Open Access

MRI signal intensity differentiation of brainstem encephalitis induced by Enterovirus 71: a classification approach for acute and convalescence stages

  • Hongwu Zeng1, 2, 3,
  • Wenxian Huang3,
  • Feiqiu Wen3,
  • Yonker Wang4,
  • Yungen Gan3,
  • Weibin Zeng3,
  • Ranran Chen3,
  • Yanxia He3,
  • Zaiyi Liu2,
  • Changhong Liang1, 2Email author and
  • Kelvin K. L. Wong5Email author
BioMedical Engineering OnLine201615:25

DOI: 10.1186/s12938-016-0136-7

Received: 13 November 2015

Accepted: 3 February 2016

Published: 25 February 2016



The objective of this study is to assess standardized histograms of signal intensities of T1 signal and T2 signal on sagittal view without enhancement during (1) acute stage, and (2) convalescence stage of pediatric patients with Enterovirus 71 related brainstem encephalitis (BE), and with respect to (3) healthy normal.


Our subjects were hospitalized between March 2010 and October 2012, and underwent pre- and post-contrast MRI studies. The research question to be answered is whether the comparison of the MRI image intensity histograms and relevant statistical quantification can add new knowledge to the diagnosis of BE patients. So, both 25 cases in acute stage with prolonged T1 and T2 signal, without enhancement, and 13 cases in convalescence stage were introduced. In additional, a healthy group with 25 cases was recruited for comparison.


MRI signal intensity histogram changes of the lesions were compared at the acute and convalescence stages of the disease. Our preliminary results suggest that standardized histograms of signal intensities and their statistical properties are able to provide diagnostic information for the clinical assessment of the disease. Different stages pertaining to the histogram plots comparison showed that overall T1 signal intensity values increase as we traverse from the acute stage to the convalescence stage. And then for the healthy subjects, the T2 signal intensity values changed their magnitudes in a reverse direction. However, exceptions of this can happen in four cases where the primary lesions occurred in the brainstem that developed encephalomalacia resulting in a lower signal in T1WI and higher signal in T2WI. Statistical analysis revealed there was significant difference of T1 signal intensity among the three groups; and also, the T2 signal intensity was lower than other two groups.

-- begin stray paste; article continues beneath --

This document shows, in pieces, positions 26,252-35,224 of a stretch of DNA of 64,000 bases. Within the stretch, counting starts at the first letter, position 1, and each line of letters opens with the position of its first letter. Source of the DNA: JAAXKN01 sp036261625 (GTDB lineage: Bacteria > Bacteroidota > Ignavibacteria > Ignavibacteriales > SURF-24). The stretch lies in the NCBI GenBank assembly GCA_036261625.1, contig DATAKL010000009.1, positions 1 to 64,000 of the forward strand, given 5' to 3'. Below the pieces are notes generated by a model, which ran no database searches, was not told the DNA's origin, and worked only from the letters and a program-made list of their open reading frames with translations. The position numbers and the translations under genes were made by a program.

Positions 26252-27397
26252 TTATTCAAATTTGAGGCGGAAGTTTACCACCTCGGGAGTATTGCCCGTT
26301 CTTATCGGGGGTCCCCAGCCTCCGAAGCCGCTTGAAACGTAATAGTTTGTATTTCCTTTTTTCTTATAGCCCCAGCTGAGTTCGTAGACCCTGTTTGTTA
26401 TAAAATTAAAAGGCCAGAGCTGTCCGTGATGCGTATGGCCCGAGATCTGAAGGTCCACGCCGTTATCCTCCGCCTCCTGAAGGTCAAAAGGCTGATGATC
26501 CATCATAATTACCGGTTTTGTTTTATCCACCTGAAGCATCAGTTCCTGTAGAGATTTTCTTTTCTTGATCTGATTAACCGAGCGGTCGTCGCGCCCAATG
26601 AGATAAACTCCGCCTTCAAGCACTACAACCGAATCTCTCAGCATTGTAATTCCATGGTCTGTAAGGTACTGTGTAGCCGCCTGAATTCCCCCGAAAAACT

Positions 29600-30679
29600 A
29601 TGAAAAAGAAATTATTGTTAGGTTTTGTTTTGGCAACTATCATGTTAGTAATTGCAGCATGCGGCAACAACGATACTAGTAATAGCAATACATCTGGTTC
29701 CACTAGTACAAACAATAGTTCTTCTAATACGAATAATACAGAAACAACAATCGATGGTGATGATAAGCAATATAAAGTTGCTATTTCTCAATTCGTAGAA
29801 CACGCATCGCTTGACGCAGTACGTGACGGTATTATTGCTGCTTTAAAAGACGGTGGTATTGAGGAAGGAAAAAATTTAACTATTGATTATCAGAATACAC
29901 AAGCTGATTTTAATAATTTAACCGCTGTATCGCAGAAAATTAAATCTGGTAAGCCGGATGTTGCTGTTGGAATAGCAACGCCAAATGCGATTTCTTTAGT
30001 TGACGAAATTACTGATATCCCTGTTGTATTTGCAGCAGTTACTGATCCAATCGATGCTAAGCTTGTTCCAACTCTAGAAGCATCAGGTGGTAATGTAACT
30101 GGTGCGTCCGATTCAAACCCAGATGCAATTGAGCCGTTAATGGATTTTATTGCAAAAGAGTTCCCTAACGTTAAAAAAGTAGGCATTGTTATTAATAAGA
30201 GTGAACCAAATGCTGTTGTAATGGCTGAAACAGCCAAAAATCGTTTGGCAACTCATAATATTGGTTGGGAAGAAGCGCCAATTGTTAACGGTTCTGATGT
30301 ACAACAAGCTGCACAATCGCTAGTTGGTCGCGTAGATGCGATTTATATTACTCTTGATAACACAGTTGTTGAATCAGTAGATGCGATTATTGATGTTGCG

Standardized histogram of T1 and T2 intensity provide valuable and useful information for disease diagnosis and evaluation, which can potentially help medical doctors to save the lives of children.


Enterovirus 71 Brainstem encephalitis Neuroimaging MRI signal intensity Intensity histogram


Brainstem encephalitis (BE) is a condition that is caused by Enterovirus 71 (EV71). EV71 is a virus that has a vital etiological role in epidemics of neurological diseases in children typically below the age of three [13]. It also comes with cardio-respiratory symptoms and death is imminent [46]. MRI qualitative studies of EV71 induced brainstem encephalitis in children have been performed in the past [79]. The MR intensity of diseased patients comes with certain characteristics, which include prolonged T1 and T2 signal intensity at the junction between the pons and medulla oblongata [10]. Now, the diagnostics characterization of lesions using MRI is still at its infancy, and whether the disease is permanent or transient have not yet been possible to properly diagnose. As such, a way to know how this disease deteriorates under the revelation of MRI is clinically attractive and has high medical value. It is well known that EV71 has been playing a major role in hand foot mouth disease (HFMD) or herpangina in Asia [11]. Due to the very limited literature on enhanced MRI used for the diagnosis of HFMD-related brainstem encephalitis [10], we decided to embark on a medical study of patients diagnosed with BE. This will help us to further understand HFMD and to improve its early diagnosis and to use enhanced MRI for early detection of HFMD-related brainstem encephalitis.

For an effective MRI approach, DWI/ADC maps, which were very important for the differential diagnosis and especially in making a distinction from acute infarction, can be used to facilitate the effective diagnosis of BE. The MRA or SWI methods are also existing gold standard procedures for this disease examination based on medical imaging. Where the spinal cord might be involved simultaneously [4, 7, 12], the medical scans need to include the upper and lower torso of the human. Note that BE is often combined with neurogenic pulmonary edema in which early clinical management is critical.